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Productivity and Information Technology: The Elusive Connection

Author

Listed:
  • Maryellen R. Kelley

    (H. John Heinz III School of Public Policy and Management, Carnegie Mellon University, Pittsburgh, Pennsylvania 15213-3890)

Abstract

This study analyzes the effect of information technology on the efficiency of production operations in a specific manufacturing process. Survey data from 584 establishments engaged in the machining process in 21 different industries are used to construct and test an empirical model that takes into account product characteristics, the type of technology (computer-programmable automation or conventionally controlled) machines, the extent of technological change at the plant, process-specific characteristics such as the scale of operations and degree of customization, labor policies, and structural features of the organization of work. The results indicate that there is a significant efficiency advantage from using programmable automation technology and that technological advantages accumulate with experience and with the repeated opportunities for learning associated with large volume and frequent product changes. The most efficient use of this technology occurs in plants with work practices that involve a higher ratio of machines to workers (as in a cellular approach to manufacturing) and allow production workers to perform programming tasks to a greater degree. Unionized plants are also significantly more efficient than non-union plants.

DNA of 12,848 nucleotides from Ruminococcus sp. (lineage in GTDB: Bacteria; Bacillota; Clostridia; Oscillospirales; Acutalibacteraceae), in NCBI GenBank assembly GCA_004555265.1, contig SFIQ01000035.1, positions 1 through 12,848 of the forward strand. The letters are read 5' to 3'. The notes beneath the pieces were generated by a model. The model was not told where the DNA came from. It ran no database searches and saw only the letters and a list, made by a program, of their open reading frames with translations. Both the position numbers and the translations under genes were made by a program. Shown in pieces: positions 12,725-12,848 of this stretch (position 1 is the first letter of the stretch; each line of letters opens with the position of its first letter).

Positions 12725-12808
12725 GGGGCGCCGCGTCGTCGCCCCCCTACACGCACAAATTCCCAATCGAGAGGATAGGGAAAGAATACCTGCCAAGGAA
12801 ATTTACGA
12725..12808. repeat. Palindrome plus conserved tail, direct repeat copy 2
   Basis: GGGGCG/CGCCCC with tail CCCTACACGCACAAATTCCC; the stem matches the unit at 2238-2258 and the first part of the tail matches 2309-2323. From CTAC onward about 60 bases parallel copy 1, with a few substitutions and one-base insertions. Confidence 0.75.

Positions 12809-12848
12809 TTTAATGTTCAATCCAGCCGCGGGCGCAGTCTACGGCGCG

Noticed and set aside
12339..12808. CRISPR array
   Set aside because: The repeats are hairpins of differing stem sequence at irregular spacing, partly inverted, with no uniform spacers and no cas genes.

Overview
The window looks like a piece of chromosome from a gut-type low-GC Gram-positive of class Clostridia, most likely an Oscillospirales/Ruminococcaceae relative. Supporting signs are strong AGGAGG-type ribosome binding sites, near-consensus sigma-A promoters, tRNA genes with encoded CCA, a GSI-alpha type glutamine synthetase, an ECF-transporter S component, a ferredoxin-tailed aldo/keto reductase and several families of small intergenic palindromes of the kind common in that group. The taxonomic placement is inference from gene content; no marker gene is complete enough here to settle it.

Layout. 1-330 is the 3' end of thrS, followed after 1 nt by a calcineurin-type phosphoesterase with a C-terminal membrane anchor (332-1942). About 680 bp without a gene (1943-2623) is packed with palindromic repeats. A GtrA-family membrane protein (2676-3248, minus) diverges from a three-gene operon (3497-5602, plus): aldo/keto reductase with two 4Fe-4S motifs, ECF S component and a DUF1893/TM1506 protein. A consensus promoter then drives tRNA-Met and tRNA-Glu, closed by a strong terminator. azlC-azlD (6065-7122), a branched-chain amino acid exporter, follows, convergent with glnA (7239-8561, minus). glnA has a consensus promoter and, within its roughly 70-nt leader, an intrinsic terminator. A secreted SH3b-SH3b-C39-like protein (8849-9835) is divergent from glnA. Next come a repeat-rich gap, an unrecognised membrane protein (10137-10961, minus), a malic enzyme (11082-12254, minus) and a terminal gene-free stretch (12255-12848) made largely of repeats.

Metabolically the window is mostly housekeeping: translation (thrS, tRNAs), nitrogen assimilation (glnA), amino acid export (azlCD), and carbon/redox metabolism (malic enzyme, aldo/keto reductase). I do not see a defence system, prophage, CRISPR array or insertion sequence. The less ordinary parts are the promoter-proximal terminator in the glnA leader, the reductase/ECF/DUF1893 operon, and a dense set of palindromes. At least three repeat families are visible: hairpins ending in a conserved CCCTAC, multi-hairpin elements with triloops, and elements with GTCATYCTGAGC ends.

Suggested Citation

  • Maryellen R. Kelley, 1994. "Productivity and Information Technology: The Elusive Connection," Management Science, INFORMS, vol. 40(11), pages 1406-1425, November.
  • Handle: RePEc:inm:ormnsc:v:40:y:1994:i:11:p:1406-1425
    DOI: 10.1287/mnsc.40.11.1406
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    File URL: http://dx.doi.org/10.1287/mnsc.40.11.1406
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